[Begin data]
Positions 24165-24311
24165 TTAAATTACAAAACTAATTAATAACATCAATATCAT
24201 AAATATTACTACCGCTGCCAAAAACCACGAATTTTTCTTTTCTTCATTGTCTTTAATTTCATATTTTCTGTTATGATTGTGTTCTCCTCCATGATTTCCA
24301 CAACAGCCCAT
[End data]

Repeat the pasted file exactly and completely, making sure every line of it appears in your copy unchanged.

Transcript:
Positions 24165-24311
24165 TTAAATTACAAAACTAATTAATAACATCAATATCAT
24201 AAATATTACTACCGCTGCCAAAAACCACGAATTTTTCTTTTCTTCATTGTCTTTAATTTCATATTTTCTGTTATGATTGTGTTCTCCTCCATGATTTCCA
24301 CAACAGCCCAT